“Same Boat”: Interview with Filmmaker and Actor Chris Roberti

Same Boat
“Same Boat” is a new movie by comedian and actor Chris Roberti.

“Same Boat” is a new movie by comedian and actor Chris Roberti. Based in Brooklyn, Chris the director and star of the clever new romantic-comedy ‘’Same Boat’’ – released by Dark Star Pictures on VOD next Tuesday. The film, which was secretly filmed on a cruise ship, tells of a time-traveling assassin who falls for his next target.

Chris Roberti, whose other credits include “High Maintenance” and “How to Follow Strangers”, tells us how the film came together, how he managed to film it covertly on a cruise, and how he’s keeping busy during the Coronavirus lockdown.

Meagan Meehan (MM):  I’d like to congratulate you on not only the film – but sneaking onto a cruise and filming it covertly! How did you manage that!?

Chris Roberti (CR): Thanks so much! Josh Itzkowitz had the idea to make a film on a cruise ship because you’d get huge production value and not have to worry about lodging or craft services. We used a Sony A7Sii – so we didn’t need lights, and we used davs that recorded directly into their pack so there was no trouble with interference – again, most of these ingenious plans were devised by Josh, who is a genius. And our DP, Darin Quan worked fast and made it look beautiful.

MM: Who knew that you were shooting a film and who didn’t?

CR: Well, the crew and most of the cast knew. We were super stealthy. We took the same four-day cruise back to back and at the start of the second week Josh’s steward came up to him and said “Josh… You came back!” I wrongly assumed that no one would remember us, but the folks who work on these boats are so kind and attentive. But no one suspected or cared what we were doing, it seemed.

MM: Did you always intend on shooting on a real cruise or was there a time you considered just faking it?

CR: We originally wrote a script that was a zany farce, and it would have demanded huge set pieces in dining rooms, and chases – it would have been impossible to do that on a boat. For about half a second, we thought about taking a cruise, and then recreating the rooms or shooting in a hotel. But it wouldn’t have worked or looked authentic.

MM: Was it always written into the script that the film was set on a cruise?

CR: Yes. The seed of the idea was “make a movie on a cruise” everything else came after.

MM: How many drafts did you do of the flick? Did it change much over the course of the drafts?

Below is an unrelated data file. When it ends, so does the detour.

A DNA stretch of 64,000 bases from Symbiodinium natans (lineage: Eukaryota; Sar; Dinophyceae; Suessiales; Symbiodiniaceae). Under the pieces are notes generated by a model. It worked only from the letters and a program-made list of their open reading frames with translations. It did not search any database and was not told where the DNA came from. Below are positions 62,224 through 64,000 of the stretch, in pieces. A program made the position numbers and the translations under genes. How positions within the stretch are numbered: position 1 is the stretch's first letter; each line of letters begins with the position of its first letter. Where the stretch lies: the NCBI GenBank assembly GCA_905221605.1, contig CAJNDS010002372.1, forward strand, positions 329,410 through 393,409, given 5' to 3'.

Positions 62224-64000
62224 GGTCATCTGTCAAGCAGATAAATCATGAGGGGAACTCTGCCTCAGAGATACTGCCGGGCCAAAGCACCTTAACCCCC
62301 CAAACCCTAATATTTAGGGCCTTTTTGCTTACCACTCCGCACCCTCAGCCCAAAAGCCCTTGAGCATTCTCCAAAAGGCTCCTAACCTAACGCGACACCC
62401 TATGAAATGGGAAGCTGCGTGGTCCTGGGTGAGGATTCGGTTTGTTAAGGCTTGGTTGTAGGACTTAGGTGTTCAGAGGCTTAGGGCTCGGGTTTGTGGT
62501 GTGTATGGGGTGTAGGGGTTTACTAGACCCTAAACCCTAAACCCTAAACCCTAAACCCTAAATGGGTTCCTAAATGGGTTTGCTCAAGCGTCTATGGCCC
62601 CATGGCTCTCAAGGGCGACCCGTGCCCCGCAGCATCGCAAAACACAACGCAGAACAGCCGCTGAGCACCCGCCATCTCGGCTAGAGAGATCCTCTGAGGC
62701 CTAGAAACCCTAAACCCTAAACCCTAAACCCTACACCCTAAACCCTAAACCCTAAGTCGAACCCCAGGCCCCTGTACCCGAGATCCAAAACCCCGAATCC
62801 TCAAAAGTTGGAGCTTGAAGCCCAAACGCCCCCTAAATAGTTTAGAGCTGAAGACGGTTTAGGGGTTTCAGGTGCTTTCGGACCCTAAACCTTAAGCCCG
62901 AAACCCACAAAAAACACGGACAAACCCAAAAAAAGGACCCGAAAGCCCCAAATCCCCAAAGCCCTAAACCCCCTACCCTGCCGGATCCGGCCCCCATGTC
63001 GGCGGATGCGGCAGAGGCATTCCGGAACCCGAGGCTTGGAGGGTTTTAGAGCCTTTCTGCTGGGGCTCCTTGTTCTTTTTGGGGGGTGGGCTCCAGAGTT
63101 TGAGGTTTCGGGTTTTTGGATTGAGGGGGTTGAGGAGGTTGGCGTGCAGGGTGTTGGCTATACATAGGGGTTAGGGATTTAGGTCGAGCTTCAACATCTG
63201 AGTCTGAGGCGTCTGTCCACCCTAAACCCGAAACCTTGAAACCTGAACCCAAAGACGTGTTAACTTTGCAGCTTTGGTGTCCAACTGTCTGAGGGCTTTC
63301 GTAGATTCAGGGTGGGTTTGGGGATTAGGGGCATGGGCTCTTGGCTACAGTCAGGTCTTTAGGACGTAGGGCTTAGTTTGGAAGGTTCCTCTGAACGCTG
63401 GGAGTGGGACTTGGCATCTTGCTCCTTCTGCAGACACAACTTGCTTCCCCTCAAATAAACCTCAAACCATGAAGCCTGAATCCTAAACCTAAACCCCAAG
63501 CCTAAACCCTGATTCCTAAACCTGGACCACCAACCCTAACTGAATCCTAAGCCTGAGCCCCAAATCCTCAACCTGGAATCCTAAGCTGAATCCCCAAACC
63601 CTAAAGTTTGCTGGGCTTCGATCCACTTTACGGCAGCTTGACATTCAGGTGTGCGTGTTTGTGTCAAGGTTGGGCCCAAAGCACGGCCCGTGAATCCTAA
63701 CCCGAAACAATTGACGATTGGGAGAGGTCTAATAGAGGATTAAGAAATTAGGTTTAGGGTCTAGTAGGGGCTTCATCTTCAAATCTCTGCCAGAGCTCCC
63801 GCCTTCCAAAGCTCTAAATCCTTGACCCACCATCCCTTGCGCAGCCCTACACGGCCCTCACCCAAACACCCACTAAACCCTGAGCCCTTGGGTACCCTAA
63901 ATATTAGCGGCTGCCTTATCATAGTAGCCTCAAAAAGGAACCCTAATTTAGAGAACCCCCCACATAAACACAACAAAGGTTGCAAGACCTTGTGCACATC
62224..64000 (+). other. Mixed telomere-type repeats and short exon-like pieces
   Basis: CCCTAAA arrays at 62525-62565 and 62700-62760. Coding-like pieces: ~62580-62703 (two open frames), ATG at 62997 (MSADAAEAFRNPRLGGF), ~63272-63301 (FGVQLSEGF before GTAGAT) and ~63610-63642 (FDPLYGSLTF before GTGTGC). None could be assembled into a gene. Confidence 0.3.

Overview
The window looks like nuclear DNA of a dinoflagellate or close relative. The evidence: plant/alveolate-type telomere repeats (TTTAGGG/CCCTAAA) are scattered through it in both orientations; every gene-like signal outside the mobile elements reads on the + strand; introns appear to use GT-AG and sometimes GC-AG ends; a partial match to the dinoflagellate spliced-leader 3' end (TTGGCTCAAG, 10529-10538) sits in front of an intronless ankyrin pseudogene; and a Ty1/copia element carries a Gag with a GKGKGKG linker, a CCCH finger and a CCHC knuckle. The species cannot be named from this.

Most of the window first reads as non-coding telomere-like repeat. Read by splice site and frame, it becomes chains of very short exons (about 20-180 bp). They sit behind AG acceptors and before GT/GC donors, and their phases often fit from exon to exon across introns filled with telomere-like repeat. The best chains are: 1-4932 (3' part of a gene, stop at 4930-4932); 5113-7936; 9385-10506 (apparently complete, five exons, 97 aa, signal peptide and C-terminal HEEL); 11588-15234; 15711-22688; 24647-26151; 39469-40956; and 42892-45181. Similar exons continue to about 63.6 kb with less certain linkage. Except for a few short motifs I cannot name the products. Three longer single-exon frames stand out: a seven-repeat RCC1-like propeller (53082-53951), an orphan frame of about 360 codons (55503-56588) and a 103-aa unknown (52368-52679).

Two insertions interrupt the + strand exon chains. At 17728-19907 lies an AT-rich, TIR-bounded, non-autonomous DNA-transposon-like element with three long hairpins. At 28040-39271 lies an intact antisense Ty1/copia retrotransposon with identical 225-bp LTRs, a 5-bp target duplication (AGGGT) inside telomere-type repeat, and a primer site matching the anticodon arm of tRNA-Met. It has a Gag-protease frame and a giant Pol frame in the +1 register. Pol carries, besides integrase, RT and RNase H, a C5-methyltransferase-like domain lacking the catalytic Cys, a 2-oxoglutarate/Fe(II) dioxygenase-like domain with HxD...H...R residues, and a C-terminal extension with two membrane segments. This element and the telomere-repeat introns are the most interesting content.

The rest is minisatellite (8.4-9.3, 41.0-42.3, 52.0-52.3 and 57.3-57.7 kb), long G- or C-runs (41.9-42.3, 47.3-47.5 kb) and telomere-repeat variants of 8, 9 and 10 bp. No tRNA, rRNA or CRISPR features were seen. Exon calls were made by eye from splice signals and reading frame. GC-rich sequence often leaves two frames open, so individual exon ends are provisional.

CR: Like I said there were basically two different films: the first was a heist comedy, and when we took a test cruise we quickly realized we could definitely make a film on a boat, but not that film, so we scrapped the first idea and landed on time traveling assassins.

MM: How did that initial draft differ to the shooting script?

CR: Once we settled on the new story idea, there weren’t any major alterations aside from the death scene. We thought about doing something in Mexico, a chase on scooters, or some showdown at this abandoned structure we found during a scout, but we ultimately said, let’s have everyone die at breakfast on the ship. Much easier.

MM: Did your lead character, our time-traveling assassin, evolve over the course of the drafts?

CR: Not much. I think the character who changed the most was Mot played by Julia Schoenberg. Julia is a fantastic actor and a good friend. Initially she was a big bad guy – an enforcer, but I like stories when everyone is on the same side as much as possible, and I liked the idea that James has a partner to take care of and/or betray. So, we made her into his eager intern.

Same Boat
Chris Roberti is the man behind “Same Boat.”

MM: How important is it that he remains likeable, you think?

CR: Not important at all. I think it’s important for all my characters to be relatable and understandable – but likeability is less of a concern.

MM: Was it hard wearing so many hats on the film? Would you juggle so many, again?

CR: Maybe for a better actor, writer, or director it would have been hard. But one of my motto’s is better to be finished than good. I like working fast and we shot about 90 pages in 7 days, so we couldn’t be precious. And the guy who got it finished is Josh Itzkowitz. He’s an incredible producer and I can’t believe all the work he put into it.

MM: How are you keeping busy during the coronavirus outbreak?

CR: I’m at my in-laws house with my wife and daughter. Taking care of the family. I have very little free time, but I try to write for about 15 minutes each day. I’m playing Stardew Valley and I love it. I’m also hoping to build a series of planter/benches outside.